From Omilili

Anyone take modern physics?

I have a free elective next semester and I'm thinking about taking modern physics I, but I'm , astrophysics, nuclear physics, solid state physics, etc.) ), and calc basedphysics 1 & 2. While searching for "modern physics" I came across this old post of...

From Yahoo Answers

Question:all physics revolves around gravity, a force wqe really don't know anyything about, only the effets of it, could everything be going in the wrongf direction people seem to agree that gravity came before matter or some other matterless energy, what is this energy why do we only start from scratch with quantum physics, why not with all physics now the insults

Answers:The real problem is that the money for supporting research has chosen to go in only one direction before that direction has really proved itself. Programs that head in directions that might falsify the established theories have no chance to obtain funding. Therefore, we are condemned to live with the mistakes of the past for generations to come. General relativity has done a pretty good job of describing the effects of gravity within a certain range of scales---roughly from 10^-10 meter up to about 10^18 meter. Consequently, scientists have assumed that Newton's universal law of gravitation must hold at all scales and distances. Observations to the contrary are swept under the carpet by inventing fudge factors like dark matter and dark energy. Rather than trying to find the real cause of gravity, they try to pass it off as an intrinsic property of 4D space-time continuum, which is nothing more than a mathematical fantasy.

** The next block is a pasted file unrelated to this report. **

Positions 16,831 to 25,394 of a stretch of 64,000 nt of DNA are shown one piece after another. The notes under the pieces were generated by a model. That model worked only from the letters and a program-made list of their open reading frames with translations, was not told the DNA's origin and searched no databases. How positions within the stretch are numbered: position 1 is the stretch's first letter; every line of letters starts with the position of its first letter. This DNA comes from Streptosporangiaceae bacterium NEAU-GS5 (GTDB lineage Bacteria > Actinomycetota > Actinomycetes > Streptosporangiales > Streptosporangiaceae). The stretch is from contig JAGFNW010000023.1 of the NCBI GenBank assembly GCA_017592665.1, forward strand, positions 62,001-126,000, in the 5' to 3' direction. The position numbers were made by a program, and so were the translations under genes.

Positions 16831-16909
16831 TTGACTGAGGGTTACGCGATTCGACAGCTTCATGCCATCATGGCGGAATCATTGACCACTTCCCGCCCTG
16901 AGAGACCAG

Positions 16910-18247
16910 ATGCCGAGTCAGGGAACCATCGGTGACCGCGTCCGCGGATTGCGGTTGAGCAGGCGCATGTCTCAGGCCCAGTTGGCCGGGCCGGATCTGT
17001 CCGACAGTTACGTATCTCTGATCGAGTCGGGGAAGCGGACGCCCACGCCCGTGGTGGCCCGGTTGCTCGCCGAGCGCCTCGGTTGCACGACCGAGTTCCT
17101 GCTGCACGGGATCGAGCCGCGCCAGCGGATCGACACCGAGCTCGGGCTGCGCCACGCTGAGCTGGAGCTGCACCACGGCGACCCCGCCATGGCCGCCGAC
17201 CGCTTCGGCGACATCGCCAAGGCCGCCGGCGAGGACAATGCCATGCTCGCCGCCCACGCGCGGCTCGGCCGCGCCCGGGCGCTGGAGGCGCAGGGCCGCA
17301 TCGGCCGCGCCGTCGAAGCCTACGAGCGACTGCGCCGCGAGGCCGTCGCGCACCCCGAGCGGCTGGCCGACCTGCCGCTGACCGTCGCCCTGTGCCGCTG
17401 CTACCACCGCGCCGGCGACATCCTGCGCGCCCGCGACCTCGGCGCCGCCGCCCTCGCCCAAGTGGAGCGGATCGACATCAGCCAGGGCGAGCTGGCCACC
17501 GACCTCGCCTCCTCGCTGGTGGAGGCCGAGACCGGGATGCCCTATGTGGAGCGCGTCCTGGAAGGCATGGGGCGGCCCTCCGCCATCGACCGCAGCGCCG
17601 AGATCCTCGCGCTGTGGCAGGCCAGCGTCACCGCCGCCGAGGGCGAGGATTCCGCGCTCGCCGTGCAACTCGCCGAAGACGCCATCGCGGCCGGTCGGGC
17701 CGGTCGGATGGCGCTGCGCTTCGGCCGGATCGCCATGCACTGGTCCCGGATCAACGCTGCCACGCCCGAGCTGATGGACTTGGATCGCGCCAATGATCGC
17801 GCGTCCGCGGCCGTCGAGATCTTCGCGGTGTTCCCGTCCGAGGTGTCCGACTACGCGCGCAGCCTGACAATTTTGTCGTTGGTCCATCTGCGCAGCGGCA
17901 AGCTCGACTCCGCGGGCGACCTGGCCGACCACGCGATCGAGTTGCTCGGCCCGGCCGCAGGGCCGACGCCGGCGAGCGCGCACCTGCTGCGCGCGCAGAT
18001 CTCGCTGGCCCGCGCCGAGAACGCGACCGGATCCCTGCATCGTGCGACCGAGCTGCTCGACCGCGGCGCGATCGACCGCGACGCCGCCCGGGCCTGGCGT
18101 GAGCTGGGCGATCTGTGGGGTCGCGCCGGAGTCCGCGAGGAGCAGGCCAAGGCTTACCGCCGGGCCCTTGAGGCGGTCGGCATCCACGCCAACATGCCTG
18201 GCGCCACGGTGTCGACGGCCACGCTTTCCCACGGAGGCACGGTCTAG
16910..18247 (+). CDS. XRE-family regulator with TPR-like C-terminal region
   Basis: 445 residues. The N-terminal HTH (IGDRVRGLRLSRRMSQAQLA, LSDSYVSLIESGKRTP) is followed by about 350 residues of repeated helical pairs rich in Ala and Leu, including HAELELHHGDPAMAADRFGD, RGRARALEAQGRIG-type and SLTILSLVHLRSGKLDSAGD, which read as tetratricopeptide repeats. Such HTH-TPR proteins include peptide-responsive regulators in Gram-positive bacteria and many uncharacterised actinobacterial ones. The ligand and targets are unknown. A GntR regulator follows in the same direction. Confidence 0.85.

Question: